When Dr. John Quincy Adams Stewart founded Stewart Home & School in 1893 on the campus of his own school, the Kentucky Military Institute, people with intellectual disabilities were often denied an educational opportunity in the public schools.  He was a pioneer in the field of special education as he set about to institute a school for people of all ages to be given that opportunity.  Over its 126-year history, Stewart Home & School has been owned and directed by five successive generations of the Stewart family.  Dr. John Poague Stewart, of the fourth generation, led the school for over 58 years with love, devotion, service, and the continuation of his families’ legacy.  Today, Dr. John D. Stewart, Jean Ann Stewart Banker, Cathy Stewart Brown, and Charles W. Stewart, continue the tradition of the school’s remarkable past and extend its dynamic mission into the future.  The school continues to provide a campus community for individuals who want to continue to learn and who need a very special educational environment in which to maximize their potential. 

View a Video About Stewart Home & School Here

 

Regional Stakeholders Discuss Future of Regional Land Use Partnership

Seventy-seven regional stakeholders, elected officials, planning commissioners and planning directors met at the Regional Land Use Partnership Summit at the U.K. Hilary J. Boone Center on December 5 and the take-away was a myriad of strategies and action items to begin to develop a strategic plan for the partnership focusing on communication and collaboration between cities, counties, agencies and organizations.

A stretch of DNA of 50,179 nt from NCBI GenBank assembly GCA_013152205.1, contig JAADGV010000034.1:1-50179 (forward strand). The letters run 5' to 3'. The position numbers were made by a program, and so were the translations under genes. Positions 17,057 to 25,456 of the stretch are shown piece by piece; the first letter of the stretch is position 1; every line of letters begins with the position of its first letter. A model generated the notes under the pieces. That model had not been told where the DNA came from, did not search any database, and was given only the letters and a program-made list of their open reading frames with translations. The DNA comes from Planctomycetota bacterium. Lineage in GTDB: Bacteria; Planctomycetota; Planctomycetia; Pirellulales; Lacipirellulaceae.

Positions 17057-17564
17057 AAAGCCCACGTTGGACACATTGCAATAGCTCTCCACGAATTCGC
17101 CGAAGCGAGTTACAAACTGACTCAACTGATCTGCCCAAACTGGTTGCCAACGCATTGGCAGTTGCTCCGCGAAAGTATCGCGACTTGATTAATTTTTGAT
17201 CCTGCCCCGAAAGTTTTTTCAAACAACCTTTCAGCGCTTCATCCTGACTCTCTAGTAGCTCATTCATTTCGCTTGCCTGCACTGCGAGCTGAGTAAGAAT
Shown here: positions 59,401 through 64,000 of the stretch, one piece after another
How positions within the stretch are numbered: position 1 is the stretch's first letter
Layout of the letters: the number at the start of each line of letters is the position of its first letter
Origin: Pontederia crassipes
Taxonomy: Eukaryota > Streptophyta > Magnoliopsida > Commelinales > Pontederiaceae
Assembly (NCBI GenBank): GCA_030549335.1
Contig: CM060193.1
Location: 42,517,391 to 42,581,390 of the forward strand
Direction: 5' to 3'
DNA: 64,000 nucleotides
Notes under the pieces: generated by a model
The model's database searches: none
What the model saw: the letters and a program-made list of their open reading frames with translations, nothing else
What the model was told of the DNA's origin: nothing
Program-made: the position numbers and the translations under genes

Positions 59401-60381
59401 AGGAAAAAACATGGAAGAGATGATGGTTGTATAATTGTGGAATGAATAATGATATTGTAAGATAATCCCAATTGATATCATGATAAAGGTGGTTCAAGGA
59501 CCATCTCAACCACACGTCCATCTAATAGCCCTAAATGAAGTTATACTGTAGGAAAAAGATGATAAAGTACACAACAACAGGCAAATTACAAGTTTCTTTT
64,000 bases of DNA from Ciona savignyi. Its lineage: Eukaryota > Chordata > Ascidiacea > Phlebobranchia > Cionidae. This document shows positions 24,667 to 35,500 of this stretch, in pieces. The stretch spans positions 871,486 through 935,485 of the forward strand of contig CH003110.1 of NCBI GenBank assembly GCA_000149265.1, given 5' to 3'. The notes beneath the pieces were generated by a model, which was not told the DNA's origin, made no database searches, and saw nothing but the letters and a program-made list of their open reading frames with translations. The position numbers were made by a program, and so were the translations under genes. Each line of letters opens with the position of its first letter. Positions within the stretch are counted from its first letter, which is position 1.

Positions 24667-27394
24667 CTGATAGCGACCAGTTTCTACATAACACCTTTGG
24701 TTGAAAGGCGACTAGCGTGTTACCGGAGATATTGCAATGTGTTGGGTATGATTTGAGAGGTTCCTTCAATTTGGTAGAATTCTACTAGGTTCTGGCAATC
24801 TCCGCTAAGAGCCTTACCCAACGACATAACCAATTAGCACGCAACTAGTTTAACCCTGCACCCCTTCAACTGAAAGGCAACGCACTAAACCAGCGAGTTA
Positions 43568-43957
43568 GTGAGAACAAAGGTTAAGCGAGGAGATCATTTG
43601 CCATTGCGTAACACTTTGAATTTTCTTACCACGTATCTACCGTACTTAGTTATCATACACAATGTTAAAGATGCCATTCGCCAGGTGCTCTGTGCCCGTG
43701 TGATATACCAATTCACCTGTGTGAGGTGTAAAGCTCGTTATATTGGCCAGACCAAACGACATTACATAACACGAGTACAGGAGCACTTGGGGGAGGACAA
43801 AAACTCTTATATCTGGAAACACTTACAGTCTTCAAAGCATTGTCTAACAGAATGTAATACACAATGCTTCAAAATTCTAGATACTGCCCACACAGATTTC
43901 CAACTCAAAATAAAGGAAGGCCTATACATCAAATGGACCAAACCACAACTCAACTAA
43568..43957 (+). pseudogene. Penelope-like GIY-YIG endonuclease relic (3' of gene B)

A Vision Statement for the Plan was also thoroughly vetted at the summit and will be released early in 2020.

The Regional Land Use Partnership (RLUP) which was organized and is managed by a collaboration through Bluegrass Tomorrow, the Bluegrass Area Development District, the Bluegrass Land Conservancy, Fayette Alliance, Woodford Forward and Farm Bureau, has created great momentum in a the form of a mutually agreed upon resolution, which contains land use principles of agreement, and has been passed by LFUCG, Bourbon County Fiscal Court, the Lexington/Jessamine Metropolitan Planning Organization, the City of Midway, the Scott County Planning Commission, and a myriad of others in the works.

The Strategic Plan will be discussed, vetted and drafted by the RLUP committee in the first quarter of 2020.

Mary Berry founder and CEO of the Berry Center, and daughter of Wendell Berry, was the keynote speaker, and focused on advocating for farmers, land-conserving communities, and healthy regional economies.  A series of TED talks on Advocacy, Food, Growth and Housing featured David Tomes developer of the Norton Commons, Ashton Potter Wright of Bluegrass Farm to Table and Brittany Rothemeier of the Fayette Alliance.

Local, State and National Perspectives on land use planning were provide by Billy Van Pelt of American Farmland Trust, Tom Hutchenson from Atalo Holdings on the hemp industry, and Chris Woodall of LFUCG Division of Planning.

58 Faculty & Staff Complete 5th Bluegrass Higher Education Consortium Academic Leadership Academy

The Bluegrass Higher Education Consortium has announced that 58 Fellows have completed its sixth Bluegrass Academic Leadership Academy recently at Kentucky State University, announced the chair of the consortium President M. Christopher Brown II of Kentucky State University.